You already know how important maintenance is, but keeping up with all this can be challenging, which is why it is important to develop a property maintenance plan. When you don’t have a plan, maintenance can easily be overlooked, and the consequences can be expensive or even dangerous.
Establishing a maintenance plan helps to reduce the risk of potential hazards, such as injuries caused by falling building materials or fires caused by poor lighting. No property manager is willing to face a negligence claim in court, deal with soaring insurance premiums, or experience negative news and negative comments. To avoid serious problems, timely maintenance and preventive measures must be taken.
In addition to reducing the risk of property loss for yourself, your team, suppliers, and residents, having a good maintenance system can be a competitive advantage in attracting and retaining residents. For example, according to a survey conducted by AppFolio, renters who are dissatisfied with the property management company cited the response to repair requests and the resolution time issue as the most common reasons. 52.7% of renters said that if they are not satisfied with the property management company, they will first move out or not rent.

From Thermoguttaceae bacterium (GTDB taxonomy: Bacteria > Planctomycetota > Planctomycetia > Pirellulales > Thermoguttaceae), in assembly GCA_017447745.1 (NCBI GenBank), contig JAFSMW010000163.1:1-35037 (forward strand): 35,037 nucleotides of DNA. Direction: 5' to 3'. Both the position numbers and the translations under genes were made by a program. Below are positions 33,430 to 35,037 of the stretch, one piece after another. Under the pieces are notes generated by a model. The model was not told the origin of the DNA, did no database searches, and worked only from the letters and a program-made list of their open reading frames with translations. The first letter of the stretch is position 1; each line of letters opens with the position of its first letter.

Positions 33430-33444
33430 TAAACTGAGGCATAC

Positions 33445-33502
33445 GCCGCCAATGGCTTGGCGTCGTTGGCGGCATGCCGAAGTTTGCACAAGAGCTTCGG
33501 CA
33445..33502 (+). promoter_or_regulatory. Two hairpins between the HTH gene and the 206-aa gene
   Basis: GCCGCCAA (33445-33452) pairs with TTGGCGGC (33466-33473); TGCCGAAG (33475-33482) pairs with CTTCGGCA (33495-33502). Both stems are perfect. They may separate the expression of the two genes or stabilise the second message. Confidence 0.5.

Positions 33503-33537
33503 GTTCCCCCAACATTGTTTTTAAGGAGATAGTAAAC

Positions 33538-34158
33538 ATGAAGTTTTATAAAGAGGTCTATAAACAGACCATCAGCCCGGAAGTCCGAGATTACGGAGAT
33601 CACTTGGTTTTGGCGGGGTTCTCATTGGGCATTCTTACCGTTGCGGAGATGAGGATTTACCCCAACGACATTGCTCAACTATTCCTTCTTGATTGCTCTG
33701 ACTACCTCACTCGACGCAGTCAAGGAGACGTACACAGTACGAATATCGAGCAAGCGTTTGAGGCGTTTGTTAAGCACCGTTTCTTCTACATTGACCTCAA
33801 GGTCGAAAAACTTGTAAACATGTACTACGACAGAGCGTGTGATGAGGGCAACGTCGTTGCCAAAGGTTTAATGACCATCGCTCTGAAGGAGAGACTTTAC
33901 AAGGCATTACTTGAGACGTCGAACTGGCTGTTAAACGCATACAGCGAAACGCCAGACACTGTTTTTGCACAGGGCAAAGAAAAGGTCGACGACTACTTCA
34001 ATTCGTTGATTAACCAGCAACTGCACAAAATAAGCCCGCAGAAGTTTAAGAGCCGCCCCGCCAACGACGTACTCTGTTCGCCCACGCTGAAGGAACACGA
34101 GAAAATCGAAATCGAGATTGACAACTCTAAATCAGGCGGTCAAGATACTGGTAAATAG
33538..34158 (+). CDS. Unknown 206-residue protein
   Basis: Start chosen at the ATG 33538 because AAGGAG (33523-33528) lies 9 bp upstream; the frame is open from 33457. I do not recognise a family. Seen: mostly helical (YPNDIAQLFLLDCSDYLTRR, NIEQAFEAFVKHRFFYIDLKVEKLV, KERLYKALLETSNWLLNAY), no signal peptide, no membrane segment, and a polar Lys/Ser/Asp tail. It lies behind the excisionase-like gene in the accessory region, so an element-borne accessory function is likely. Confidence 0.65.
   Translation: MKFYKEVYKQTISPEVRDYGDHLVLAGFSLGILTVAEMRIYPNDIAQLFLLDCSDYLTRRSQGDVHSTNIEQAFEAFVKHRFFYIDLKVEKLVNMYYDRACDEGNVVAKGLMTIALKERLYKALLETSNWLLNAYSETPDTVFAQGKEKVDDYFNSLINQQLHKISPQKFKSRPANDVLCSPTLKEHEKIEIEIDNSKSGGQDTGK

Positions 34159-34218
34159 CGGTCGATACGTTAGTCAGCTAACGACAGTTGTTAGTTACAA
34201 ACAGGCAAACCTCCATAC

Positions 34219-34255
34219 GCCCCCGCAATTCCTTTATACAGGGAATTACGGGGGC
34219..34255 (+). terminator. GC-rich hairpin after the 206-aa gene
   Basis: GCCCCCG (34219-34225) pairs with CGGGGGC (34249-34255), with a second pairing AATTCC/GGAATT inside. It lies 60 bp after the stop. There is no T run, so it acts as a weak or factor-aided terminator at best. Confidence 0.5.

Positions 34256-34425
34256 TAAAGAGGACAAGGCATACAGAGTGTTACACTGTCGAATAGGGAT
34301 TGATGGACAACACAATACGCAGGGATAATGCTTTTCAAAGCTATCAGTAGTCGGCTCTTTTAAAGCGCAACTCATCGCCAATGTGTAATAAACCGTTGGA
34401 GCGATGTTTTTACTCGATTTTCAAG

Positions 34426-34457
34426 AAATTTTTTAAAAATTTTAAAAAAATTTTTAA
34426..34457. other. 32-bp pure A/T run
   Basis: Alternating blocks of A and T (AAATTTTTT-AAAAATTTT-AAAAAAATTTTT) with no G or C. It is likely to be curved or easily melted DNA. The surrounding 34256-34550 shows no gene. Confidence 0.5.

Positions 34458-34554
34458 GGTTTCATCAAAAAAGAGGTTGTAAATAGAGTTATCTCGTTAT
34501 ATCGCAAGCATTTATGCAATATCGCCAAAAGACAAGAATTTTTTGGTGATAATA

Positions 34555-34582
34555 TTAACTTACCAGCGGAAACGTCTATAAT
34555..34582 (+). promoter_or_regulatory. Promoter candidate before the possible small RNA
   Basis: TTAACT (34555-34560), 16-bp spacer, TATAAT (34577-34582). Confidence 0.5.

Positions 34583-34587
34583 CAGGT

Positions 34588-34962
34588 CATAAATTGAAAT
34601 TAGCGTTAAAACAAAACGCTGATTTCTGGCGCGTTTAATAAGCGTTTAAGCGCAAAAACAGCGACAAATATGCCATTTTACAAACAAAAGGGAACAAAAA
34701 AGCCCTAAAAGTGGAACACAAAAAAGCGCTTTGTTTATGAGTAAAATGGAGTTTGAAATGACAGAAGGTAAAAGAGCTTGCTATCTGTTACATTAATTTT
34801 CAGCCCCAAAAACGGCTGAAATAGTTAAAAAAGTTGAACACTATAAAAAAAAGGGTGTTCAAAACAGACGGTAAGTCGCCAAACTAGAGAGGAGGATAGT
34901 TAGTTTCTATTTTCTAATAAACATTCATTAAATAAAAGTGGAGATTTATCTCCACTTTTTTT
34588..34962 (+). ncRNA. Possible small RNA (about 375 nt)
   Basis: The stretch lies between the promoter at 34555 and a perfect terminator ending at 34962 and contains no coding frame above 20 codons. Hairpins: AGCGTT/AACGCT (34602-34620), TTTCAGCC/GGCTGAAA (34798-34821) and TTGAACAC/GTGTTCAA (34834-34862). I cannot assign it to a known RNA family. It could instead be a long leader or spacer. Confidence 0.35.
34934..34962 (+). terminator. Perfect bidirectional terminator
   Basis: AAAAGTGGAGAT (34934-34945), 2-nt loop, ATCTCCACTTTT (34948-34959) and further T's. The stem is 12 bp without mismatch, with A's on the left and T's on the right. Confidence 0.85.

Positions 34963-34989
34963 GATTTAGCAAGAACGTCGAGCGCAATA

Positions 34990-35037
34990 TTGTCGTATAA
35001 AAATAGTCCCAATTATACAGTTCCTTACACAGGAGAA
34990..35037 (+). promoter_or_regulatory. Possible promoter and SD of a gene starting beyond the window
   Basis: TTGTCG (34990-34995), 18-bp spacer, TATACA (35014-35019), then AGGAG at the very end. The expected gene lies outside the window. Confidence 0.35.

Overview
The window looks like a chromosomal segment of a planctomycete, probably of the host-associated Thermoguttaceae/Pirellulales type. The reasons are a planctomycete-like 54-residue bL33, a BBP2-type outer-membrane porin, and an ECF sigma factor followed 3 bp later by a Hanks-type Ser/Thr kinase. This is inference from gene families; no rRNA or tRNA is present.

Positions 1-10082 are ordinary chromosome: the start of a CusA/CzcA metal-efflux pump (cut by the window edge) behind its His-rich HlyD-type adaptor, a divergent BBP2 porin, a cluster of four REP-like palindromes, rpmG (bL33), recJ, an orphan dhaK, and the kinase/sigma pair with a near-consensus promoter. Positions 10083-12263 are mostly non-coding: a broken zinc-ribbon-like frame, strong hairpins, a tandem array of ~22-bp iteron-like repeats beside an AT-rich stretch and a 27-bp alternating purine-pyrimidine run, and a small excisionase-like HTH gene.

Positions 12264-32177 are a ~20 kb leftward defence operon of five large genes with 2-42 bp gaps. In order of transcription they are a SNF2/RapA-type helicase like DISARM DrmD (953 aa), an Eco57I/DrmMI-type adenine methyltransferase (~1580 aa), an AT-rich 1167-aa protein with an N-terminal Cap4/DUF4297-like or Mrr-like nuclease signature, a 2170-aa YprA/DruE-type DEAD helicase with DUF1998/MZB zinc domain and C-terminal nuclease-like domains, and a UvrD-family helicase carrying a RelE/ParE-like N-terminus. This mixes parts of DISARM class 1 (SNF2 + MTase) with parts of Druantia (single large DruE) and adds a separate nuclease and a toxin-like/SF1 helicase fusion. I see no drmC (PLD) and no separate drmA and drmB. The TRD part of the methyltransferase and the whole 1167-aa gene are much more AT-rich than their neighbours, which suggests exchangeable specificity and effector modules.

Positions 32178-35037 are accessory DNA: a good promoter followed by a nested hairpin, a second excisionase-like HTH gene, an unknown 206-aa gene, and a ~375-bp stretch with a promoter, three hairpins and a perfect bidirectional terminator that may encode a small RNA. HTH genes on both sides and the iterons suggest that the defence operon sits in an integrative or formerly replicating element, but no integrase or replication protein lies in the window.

Increased property value: The property maintained will maintain or increase in value. Lack of maintenance will reduce the market value and rent of the property.
Satisfied residents: Poor maintenance of buildings, property, and electrical appliances can produce dissatisfied residents, which can lead to negative reviews, increased attrition rates, and more vacancies.
Reduce costs: An efficient property management system can help save money by minimizing risks, extending the life of appliances and equipment, and freeing up your team to focus on providing a higher level of service.
Less work: You already have a lot of work to do. By establishing a building maintenance system, you can reduce the time it takes to contact residents and owners, track work orders, manually enter data in other software, pay invoices, and deal with emergencies. Any information provided by Companies House, including registered office address, record history, accounts, annual return